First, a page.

Conclusion: A new course?
For competitive runners, this year’s Twin Cities 1 Mile was about 10-12 seconds slower than the previous course. Some of this could be explained by the rainy conditions, but temperatures were not substantially different between 2013 and 2015, so the uphill route remains as the best explanation for the slowdown in times. In February, I predicted a 5-8 second slowdown based on data from submaximal treadmill tests. If anything, I actually underestimated how slow the course would be by a few seconds! Chalk that up to the rain, I suppose. So far, I’ve resisted the urge to say “I told you so,” but…well, there, I said it. If you’re a race director, I’m available for consulting…
Even in perfect conditions, it will remain extremely difficult to run fast times on the new TC 1 Mile course. This is very unfortunate, as it was a very special opportunity for elite runners to be in the local spotlight. Additionally, breaking the still-standing course records will be nigh impossible. This will detract from the ability of Twin Cities in Motion to recruit top-flight runners, given that the $10,000 bonus for a course record is out of reach. Heath’s converted time is within a second of Willis’ course record, and women’s pro winner Heather Kampf’s converted time was only three seconds off Sara Hall’s record from 2011. Finally, we shouldn’t underestimate the marketing potential of being able to see a four-minute mile in person. People in the general population are only vaguely aware that it is possible for a handful of humans to complete that task—imagine strolling along Hennepin Avenue on a Thursday evening, only to discover that four or five men are about to run one before your very eyes!
This is not to say that Twin Cities in Motion did a bad job. I ran in the race this year, and TCM did an excellent job with every aspect of the event. It was a great race and I’d love to do it again. I do with they’d change the course, though! Given that the new light rail schedule puts the old course permanently off-limits, selecting a new course is in order. There are a few critical criteria: the course has to start and finish in an area that can accomodate a few thousand people, have space at the start for a staging area with port-a-potties, registration tents, and it must be as flat as possible and should have very few turns. For competitive professional races, the course must not have a net elevation gain of more than ten feet.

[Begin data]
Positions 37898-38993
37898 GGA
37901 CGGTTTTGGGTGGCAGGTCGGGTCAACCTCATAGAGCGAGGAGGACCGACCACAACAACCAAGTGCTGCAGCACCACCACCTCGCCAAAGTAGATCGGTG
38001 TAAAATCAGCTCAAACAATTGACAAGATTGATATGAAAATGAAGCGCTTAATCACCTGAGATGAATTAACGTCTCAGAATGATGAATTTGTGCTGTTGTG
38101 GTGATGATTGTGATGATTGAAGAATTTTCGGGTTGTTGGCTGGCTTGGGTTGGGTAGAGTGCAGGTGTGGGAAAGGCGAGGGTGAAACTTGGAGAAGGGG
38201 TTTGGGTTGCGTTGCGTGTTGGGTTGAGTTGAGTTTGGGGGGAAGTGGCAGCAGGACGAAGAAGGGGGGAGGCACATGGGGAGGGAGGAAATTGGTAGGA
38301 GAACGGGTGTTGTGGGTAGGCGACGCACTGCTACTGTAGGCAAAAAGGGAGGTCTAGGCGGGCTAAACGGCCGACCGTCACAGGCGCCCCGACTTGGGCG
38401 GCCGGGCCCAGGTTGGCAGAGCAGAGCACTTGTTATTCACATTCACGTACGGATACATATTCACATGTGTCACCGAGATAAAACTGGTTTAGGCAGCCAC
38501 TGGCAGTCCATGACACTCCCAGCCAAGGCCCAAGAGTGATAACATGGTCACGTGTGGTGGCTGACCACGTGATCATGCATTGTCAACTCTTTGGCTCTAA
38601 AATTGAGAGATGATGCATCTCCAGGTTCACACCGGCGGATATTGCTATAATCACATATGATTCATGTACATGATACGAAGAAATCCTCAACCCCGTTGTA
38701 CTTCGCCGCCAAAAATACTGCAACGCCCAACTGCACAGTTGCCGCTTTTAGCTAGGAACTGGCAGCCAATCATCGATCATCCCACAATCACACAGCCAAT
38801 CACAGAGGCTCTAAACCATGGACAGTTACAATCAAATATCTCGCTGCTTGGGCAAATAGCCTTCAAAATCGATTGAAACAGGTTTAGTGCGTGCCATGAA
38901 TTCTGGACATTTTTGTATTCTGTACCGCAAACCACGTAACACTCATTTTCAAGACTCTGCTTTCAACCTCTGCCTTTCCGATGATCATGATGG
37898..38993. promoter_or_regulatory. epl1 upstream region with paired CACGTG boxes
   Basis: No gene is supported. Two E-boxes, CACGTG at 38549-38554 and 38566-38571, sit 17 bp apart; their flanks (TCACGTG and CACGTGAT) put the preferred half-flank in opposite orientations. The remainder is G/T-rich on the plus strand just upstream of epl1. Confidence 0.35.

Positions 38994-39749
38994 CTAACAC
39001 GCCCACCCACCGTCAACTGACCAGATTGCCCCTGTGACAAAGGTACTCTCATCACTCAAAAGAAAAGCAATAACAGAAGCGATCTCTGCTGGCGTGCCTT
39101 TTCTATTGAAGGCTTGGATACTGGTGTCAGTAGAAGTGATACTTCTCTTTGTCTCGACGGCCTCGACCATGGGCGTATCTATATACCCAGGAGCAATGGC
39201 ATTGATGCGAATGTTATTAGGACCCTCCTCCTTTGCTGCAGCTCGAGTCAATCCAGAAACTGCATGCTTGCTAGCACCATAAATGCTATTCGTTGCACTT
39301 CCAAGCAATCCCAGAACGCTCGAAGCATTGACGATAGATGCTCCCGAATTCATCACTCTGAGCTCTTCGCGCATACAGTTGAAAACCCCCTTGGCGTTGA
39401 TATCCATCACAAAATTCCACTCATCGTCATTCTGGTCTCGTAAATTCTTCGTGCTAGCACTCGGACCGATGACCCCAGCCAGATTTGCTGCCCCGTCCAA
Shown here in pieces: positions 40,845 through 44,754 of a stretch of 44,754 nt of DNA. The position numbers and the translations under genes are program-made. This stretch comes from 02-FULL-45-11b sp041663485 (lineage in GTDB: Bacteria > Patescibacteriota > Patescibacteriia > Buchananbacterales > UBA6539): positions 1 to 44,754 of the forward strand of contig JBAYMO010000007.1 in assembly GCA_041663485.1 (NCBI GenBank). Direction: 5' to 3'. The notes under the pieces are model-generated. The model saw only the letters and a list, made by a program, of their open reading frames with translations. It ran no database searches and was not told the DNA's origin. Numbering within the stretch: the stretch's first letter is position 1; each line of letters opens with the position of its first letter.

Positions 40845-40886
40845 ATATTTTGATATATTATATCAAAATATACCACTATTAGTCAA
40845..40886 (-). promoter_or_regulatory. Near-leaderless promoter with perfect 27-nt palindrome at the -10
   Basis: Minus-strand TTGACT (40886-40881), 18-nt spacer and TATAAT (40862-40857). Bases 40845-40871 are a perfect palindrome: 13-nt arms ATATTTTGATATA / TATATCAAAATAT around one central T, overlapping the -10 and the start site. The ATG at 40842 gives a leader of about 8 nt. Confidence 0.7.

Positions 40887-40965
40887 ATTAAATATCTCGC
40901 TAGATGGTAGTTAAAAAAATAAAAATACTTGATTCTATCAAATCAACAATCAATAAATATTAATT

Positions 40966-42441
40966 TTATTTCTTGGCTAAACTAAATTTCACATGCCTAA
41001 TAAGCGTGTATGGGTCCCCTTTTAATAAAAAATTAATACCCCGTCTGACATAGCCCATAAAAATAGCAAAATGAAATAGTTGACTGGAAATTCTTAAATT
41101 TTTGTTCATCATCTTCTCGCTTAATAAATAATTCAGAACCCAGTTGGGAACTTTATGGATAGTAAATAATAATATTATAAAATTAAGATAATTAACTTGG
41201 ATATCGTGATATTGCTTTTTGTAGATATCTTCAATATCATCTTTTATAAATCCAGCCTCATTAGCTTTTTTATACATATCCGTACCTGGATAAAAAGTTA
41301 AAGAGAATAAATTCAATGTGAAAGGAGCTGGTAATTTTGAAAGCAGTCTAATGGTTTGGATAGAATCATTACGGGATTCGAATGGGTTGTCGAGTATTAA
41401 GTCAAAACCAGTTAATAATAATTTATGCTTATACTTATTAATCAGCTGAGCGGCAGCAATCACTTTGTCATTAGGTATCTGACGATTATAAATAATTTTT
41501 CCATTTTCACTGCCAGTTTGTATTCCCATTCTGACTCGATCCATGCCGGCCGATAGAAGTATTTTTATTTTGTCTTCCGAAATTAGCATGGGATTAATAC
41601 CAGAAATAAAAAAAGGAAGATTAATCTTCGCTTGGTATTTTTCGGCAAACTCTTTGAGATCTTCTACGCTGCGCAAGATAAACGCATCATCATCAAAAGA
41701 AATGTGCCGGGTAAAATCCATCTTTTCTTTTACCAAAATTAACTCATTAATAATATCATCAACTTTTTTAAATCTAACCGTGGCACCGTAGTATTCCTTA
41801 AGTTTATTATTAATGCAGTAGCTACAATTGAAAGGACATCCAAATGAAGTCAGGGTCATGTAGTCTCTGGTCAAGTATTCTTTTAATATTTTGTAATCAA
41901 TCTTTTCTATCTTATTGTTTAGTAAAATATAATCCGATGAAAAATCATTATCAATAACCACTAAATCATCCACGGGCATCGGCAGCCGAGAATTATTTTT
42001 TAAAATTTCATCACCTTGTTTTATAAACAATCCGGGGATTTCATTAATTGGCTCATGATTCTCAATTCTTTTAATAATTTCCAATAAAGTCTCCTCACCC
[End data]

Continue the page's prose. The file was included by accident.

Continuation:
To prevent absurdly fast times, the course should not be a significant net downhill either, though drops of up to about twenty feet are permissible (as a rough rule of thumb, a downhill will speed you up by about 2/3 the amount that an equivalent uphill would slow you; by this rule, if this year’s race were simply reversed, times would be about 7-ish seconds faster than 2013).
There are a lot of good locations in Minneapolis that could play host to a road mile. If TCM wants the race to be through downtown, it should be easy to set up a course heading southeast or northwest, perhaps along Washington Avenue or 6th Street. These streets run parallel to the light rail tracks so that should be not an issue. My own humble suggestion is to consider running the race through the heart of Uptown. A course starting and/or finishing near Calhoun Square would be a great “tour” of the uptown area, and there are plenty of bars and restaurants to host post-race festivities. The Uptown area plays host to several road races, but all of them just go along Lake Calhoun—none actually run on the streets!
At the very least, if TCM does not move the course next year, they should start over with a new course record. According to the statistical models developed above, breaking Nick Willis and Sara Hall’s records would take the equivalent of a 3:46 and 4:20 mile effort on flat ground. We can be fairly certain that’snot going to happen anytime soon.